The other prominent choir in Delhi, the Capital City Minstrels (CCM), was formed in 1994 by Zohra Shaw, a fellow of the Trinity College of Music. Sudesh Puri, a member, describes it as a “group comprising people from all walks of life who have come together purely for the love of music”. At least half of these are foreigners, diplomats or senior executives in MNCs. In fact it’s an expat— Gabriella Boda-Rechner, a pianist and music teacher who has directed choral groups all over Europe — who gave the CCM a huge boost in the last few years. She not only energised the CCM but also helped set up the Mozart Children’s Choir, among whose members are underprivileged children, and the Delhi Chamber Choir. Currently, too, CCM is led by two expats, Fiona Hedger-Gourlay and Nadya Balyan. There is, of course, a dedicated band of locals such as Usha Shrivastava, Estelle Desai, Suman Dubey, Maxwell Perreira and others, who have been the mainstay of the choir. And, happily, this band of Delhitiies wanting to sing in chorus is growing. “When we started out we were only 12; this year, we have a hundred members,” says Desai.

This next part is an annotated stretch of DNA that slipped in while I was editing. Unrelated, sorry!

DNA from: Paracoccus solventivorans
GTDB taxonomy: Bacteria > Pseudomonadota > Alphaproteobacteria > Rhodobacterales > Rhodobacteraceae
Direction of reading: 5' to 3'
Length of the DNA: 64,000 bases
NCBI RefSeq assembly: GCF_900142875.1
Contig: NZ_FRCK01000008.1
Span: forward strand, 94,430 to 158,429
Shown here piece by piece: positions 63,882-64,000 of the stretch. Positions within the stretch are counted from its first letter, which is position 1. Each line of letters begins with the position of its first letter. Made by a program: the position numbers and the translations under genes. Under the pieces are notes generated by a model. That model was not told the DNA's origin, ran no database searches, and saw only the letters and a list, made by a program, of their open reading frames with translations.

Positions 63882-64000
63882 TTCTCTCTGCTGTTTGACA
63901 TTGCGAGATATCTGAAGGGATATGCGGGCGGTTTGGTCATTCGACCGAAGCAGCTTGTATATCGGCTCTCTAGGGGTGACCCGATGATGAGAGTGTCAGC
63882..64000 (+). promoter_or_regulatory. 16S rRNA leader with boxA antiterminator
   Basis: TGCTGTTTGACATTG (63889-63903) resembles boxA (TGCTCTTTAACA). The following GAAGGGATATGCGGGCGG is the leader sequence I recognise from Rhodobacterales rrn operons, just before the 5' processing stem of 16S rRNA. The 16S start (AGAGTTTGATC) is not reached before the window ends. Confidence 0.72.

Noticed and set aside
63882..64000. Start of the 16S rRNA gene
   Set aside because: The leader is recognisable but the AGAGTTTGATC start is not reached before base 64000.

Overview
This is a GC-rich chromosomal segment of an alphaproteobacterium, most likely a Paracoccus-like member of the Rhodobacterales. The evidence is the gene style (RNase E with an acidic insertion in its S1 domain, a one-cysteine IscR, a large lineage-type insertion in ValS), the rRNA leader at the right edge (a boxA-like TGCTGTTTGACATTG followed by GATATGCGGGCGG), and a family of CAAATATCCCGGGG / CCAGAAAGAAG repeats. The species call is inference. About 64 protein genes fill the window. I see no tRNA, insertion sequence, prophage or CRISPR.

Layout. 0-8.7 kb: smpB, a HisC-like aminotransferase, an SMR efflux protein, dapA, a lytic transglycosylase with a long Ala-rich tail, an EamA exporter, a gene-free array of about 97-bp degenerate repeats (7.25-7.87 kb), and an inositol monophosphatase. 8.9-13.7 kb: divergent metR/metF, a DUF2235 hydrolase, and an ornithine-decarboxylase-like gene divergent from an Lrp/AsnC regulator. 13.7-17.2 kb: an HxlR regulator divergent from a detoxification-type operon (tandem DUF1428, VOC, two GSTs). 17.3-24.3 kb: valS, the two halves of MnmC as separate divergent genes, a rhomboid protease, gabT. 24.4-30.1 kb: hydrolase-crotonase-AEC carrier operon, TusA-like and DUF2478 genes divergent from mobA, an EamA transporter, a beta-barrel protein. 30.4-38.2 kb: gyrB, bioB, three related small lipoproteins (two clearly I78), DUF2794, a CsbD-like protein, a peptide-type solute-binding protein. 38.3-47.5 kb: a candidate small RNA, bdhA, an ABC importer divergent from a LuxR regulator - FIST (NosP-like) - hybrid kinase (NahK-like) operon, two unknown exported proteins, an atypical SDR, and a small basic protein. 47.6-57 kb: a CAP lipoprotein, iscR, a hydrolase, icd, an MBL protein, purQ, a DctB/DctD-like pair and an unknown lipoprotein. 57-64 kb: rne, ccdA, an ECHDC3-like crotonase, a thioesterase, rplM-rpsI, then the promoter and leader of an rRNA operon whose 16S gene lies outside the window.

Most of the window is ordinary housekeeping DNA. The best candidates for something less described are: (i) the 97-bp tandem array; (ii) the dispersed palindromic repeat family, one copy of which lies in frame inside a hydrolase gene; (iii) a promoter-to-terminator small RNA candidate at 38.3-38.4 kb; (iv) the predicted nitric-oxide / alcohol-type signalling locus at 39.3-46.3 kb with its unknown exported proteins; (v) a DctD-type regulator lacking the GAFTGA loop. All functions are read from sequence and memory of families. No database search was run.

The young and the classical
Down south in Chennai a similar choral story is playing out. “In the last five years, we’ve seen a significant increase in the level of interest in and the quality of choir groups,” says longtime Chennai resident Susan Thomas who is also a member of the St Thomas Orthodox Cathedral Choir, one of Chennai’s oldest choirs. Founded by composer A R Rahman’s piano teacher, Jacob John, the choir sings carols in Malayalam. Not an easy task, considering that there’s no history of Indian music in traditional carols. So, every year, the choir goes to the drawing board and writes down two new carols in Malayalam. “When we have enough, we bring out a CD,” says Thomas.